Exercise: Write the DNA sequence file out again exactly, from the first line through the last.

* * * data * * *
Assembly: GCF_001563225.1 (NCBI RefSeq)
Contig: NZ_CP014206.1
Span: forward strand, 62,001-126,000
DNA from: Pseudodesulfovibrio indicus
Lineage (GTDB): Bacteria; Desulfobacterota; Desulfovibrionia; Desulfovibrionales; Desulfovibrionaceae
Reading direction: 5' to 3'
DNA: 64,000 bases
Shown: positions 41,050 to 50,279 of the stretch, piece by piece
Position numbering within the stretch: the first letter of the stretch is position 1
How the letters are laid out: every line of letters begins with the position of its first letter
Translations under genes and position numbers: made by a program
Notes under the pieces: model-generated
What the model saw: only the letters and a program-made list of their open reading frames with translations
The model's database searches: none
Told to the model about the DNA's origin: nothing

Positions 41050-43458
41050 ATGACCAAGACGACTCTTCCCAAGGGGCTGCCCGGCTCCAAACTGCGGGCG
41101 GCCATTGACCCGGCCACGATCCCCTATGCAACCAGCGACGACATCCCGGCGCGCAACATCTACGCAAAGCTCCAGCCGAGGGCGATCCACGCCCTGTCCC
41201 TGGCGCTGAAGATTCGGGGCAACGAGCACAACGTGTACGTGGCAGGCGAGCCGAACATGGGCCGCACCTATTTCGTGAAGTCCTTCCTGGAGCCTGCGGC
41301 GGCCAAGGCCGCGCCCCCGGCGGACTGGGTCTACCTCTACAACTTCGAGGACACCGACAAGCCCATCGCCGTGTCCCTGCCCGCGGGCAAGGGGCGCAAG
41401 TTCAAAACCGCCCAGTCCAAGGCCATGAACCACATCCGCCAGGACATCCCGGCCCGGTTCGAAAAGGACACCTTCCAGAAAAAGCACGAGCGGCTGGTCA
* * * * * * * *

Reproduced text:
Assembly: GCF_001563225.1 (NCBI RefSeq)
Contig: NZ_CP014206.1
Span: forward strand, 62,001-126,000
DNA from: Pseudodesulfovibrio indicus
Lineage (GTDB): Bacteria; Desulfobacterota; Desulfovibrionia; Desulfovibrionales; Desulfovibrionaceae
Reading direction: 5' to 3'
DNA: 64,000 bases
Shown: positions 41,050 to 50,279 of the stretch, piece by piece
Position numbering within the stretch: the first letter of the stretch is position 1
How the letters are laid out: every line of letters begins with the position of its first letter
Translations under genes and position numbers: made by a program
Notes under the pieces: model-generated
What the model saw: only the letters and a program-made list of their open reading frames with translations
The model's database searches: none
Told to the model about the DNA's origin: nothing

Positions 41050-43458
41050 ATGACCAAGACGACTCTTCCCAAGGGGCTGCCCGGCTCCAAACTGCGGGCG
41101 GCCATTGACCCGGCCACGATCCCCTATGCAACCAGCGACGACATCCCGGCGCGCAACATCTACGCAAAGCTCCAGCCGAGGGCGATCCACGCCCTGTCCC
41201 TGGCGCTGAAGATTCGGGGCAACGAGCACAACGTGTACGTGGCAGGCGAGCCGAACATGGGCCGCACCTATTTCGTGAAGTCCTTCCTGGAGCCTGCGGC
41301 GGCCAAGGCCGCGCCCCCGGCGGACTGGGTCTACCTCTACAACTTCGAGGACACCGACAAGCCCATCGCCGTGTCCCTGCCCGCGGGCAAGGGGCGCAAG
41401 TTCAAAACCGCCCAGTCCAAGGCCATGAACCACATCCGCCAGGACATCCCGGCCCGGTTCGAAAAGGACACCTTCCAGAAAAAGCACGAGCGGCTGGTCA